As part of our In Steps of Sundew programme, exploring the push and pull between nature and human presence and the effect that extracting resources from the landscape has upon those living within it, the artists were invited to remix four Corby heritage films to create new narratives through the extraction of archival film material.
Martha Cattell’s film Subterranean Harvest challenges the idea of the archive as a formal reference point for information.
An archive is traditionally seen as a place for perfect, unaltered preservation. And yet the heritage films used as sources for Subterranean Harvest attempt to freeze a moment of intense change and upheaval in the use of land in Northamptonshire. Just as Donna Haraway’s notion of nature/culture requires changing the methods and apparatuses of study to attend to worlds that are more than human, Martha applies Extractivism (the process of extracting natural resources from the Earth) on the archive itself, pulling and altering images from the digital screen.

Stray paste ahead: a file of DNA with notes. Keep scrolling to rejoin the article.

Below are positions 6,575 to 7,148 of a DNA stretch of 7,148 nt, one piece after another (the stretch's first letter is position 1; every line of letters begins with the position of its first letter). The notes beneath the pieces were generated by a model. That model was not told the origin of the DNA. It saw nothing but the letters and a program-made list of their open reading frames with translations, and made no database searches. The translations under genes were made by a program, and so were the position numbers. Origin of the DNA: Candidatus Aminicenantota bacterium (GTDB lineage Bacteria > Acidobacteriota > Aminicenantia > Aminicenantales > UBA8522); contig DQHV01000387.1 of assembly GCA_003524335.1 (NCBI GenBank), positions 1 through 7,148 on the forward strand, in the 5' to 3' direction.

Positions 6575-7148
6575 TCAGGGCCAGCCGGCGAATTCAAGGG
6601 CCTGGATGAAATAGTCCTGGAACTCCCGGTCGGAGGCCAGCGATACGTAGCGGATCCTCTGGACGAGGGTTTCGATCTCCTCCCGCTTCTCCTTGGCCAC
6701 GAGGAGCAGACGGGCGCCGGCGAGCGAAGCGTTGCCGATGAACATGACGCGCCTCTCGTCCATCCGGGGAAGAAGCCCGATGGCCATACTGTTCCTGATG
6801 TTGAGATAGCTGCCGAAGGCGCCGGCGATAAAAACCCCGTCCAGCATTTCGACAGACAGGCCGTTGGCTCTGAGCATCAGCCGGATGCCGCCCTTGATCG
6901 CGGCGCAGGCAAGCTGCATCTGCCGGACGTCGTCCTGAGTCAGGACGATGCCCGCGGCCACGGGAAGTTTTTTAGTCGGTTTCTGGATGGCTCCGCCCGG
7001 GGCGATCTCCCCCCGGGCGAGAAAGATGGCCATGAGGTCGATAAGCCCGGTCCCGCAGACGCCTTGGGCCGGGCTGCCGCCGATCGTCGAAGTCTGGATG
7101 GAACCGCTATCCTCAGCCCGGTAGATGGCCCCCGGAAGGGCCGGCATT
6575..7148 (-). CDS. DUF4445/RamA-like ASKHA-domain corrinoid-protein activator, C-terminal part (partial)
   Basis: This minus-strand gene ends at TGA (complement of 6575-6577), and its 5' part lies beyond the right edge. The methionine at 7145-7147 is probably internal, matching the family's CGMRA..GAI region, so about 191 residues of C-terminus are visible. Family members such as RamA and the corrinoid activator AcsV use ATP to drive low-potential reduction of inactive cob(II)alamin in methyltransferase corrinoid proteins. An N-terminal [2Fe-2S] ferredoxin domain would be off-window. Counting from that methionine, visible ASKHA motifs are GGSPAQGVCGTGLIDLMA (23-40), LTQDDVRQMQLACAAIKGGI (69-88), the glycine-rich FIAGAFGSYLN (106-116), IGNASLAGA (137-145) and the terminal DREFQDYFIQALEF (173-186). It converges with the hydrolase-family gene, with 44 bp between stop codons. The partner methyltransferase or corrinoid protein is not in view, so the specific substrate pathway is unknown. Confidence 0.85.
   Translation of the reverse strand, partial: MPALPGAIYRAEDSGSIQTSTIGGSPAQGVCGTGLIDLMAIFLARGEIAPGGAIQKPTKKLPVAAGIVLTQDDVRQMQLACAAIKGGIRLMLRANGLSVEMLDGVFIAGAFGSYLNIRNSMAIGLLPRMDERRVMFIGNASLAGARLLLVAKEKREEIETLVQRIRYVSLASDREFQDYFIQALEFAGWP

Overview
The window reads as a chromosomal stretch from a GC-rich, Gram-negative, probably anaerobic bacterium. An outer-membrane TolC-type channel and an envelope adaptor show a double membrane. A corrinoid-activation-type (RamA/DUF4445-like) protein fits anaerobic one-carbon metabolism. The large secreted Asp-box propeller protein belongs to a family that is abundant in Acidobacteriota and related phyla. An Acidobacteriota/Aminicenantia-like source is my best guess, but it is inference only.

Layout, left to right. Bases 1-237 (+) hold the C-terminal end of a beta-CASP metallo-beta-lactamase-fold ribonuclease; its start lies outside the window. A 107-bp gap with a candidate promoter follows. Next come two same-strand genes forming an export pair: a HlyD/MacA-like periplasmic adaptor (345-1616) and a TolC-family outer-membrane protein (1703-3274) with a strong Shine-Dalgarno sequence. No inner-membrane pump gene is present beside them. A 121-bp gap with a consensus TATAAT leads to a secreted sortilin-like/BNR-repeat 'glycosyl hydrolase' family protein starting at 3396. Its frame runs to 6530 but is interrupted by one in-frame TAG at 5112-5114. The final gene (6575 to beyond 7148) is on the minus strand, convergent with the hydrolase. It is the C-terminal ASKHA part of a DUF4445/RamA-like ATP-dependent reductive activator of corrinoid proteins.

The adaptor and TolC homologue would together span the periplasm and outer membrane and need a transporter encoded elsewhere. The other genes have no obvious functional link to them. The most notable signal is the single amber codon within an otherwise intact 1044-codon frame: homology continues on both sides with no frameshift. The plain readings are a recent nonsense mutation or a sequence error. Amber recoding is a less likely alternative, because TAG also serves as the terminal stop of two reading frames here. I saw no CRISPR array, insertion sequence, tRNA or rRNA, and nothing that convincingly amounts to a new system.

Subterranean Harvest is made up of printed stills of Double Harvest, The Great Jib and Iron Ore in Britain, which have been physically cut up, torn, ripped, combined with rubbings from the steel maker statue in Corby town centre and relics at East Carlton Park, and in some cases stained and soaked with water from the River Nene and soil from Northamptonshire – soiling the pristine source and producing shifting layers mimicking the construction and deconstruction of the landscape.
Martha built the soundtrack of the film from recordings of contact with steel objects and ex-steel work machinery now located in Corby, East Carlton Country Park, as well as nature and woodland sounds from nearby Fineshade, Hazel and Thoroughsale Woods.
Pointing to a future of further renewal and change, Martha rephrases the closing words of Double Harvest. “The cycle [continues and is not] complete”.